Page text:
“We are people, we are repairers, we are sustainability activists, we are a community.”
We believe that products should last longer and therefore be repairable in case of a defect. This requires products to be designed for repair and support for all types of repairers.
“We demand the right to repair.”
Annually, 53 million tons of e-waste is generated, which is equivalent to 350 cruise ships worth of electronics.
Community restoration prevents waste, saves CO2, and restores hearts!
Stand up for your right to repair! What do we expect from policymakers?
Products should not only be designed to perform, but also to last and be repaired when necessary. To create products that are easily repairable, we need design practices that support ease of disassembly.
Our short-term goal: EU legislation sets minimum design requirements to ensure easy disassembly and replacement of key components, starting with smartphones, laptops, and other IT products.
Repair should be accessible, affordable, and mainstream. This means that repairing a product should not cost more than buying a new product. Legal barriers should not prevent individuals, independent repairers, and community repair groups from fixing broken products. We want a universal right to repair: everyone has access to spare parts and repair manuals for the entire lifespan of a product.
Our short-term goal: The legal framework for access to spare parts and repair information for repairers should be established in national registers that are fair and inclusive, and independent of manufacturers.
Citizens want to know if their products are built to be repaired or intended to be disposable upon breaking. Information about the repairability of products should be made available at the time of purchase to both citizens and repairers.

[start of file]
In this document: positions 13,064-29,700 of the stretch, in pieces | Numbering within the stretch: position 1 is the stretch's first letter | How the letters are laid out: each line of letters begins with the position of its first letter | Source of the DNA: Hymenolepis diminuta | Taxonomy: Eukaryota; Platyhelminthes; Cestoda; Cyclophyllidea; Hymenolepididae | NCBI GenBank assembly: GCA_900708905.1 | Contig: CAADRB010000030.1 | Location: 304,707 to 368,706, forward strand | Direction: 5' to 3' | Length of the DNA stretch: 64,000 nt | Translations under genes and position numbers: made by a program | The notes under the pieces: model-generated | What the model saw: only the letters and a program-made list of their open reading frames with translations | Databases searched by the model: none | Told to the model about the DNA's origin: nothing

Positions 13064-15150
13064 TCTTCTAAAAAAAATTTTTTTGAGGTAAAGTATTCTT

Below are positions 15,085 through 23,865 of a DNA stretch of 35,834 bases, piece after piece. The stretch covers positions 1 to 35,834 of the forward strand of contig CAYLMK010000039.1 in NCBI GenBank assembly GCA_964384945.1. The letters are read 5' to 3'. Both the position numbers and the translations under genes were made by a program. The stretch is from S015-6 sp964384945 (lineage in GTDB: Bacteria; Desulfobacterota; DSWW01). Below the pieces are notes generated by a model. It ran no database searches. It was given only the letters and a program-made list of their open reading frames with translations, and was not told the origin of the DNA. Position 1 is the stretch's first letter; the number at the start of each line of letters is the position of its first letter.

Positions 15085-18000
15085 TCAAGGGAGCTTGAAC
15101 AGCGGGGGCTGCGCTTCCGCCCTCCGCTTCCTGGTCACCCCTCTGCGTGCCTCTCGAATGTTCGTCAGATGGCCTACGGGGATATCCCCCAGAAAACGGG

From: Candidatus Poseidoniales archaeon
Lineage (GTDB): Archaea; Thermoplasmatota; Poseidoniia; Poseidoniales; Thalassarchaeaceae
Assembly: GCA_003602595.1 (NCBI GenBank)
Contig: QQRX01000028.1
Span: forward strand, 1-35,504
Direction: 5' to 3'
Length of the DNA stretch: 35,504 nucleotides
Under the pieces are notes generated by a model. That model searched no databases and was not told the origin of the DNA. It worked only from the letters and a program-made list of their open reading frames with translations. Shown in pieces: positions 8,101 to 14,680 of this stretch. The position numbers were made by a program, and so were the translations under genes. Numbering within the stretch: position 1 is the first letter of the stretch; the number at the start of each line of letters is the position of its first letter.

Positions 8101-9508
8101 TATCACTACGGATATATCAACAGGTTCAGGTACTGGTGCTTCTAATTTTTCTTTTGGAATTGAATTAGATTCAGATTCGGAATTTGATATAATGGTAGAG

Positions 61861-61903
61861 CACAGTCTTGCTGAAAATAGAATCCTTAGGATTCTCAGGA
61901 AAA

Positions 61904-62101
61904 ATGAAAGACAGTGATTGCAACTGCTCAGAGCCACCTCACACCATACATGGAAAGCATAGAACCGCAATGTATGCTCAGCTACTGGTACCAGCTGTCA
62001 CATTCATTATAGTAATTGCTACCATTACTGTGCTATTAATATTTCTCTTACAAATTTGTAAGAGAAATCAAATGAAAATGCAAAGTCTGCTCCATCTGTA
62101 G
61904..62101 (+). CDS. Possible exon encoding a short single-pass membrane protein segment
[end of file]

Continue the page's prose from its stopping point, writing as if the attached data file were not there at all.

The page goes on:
Our short-term goal: The EU is introducing a score system for repairability as part of the existing energy label for all energy-consuming products.
The problem is simple. The products we use on a daily basis are becoming increasingly difficult to repair. E-waste is one of the fastest-growing waste streams in the world, with phone and laptop manufacturers making their products harder to repair. And it's not just digital devices – the amount of household appliances that fail within 5 years of purchase is also skyrocketing.
We've had enough. Across every metric – emissions, social impact, waste – this can't continue. So we're doing something about it. We want the right to repair.
Although we are a relatively young campaign in Europe, the right to repair has long been a concern for many thousands of independent repairers, community repair groups, and citizens around the world.
In 2019, the EU adopted new regulations that for the first time introduce repairability criteria for a first set of new devices sold in Europe starting from March 2021. Last year, the European Commission committed to realizing the “Right to Repair” and is slowly working on regulations for electronic devices and other products.
This is a good start, but we need a lot more. Europe is a great place to advocate for a universal right to repair and ambitious policies to achieve it, including all products and open to everyone, not just professional repairers.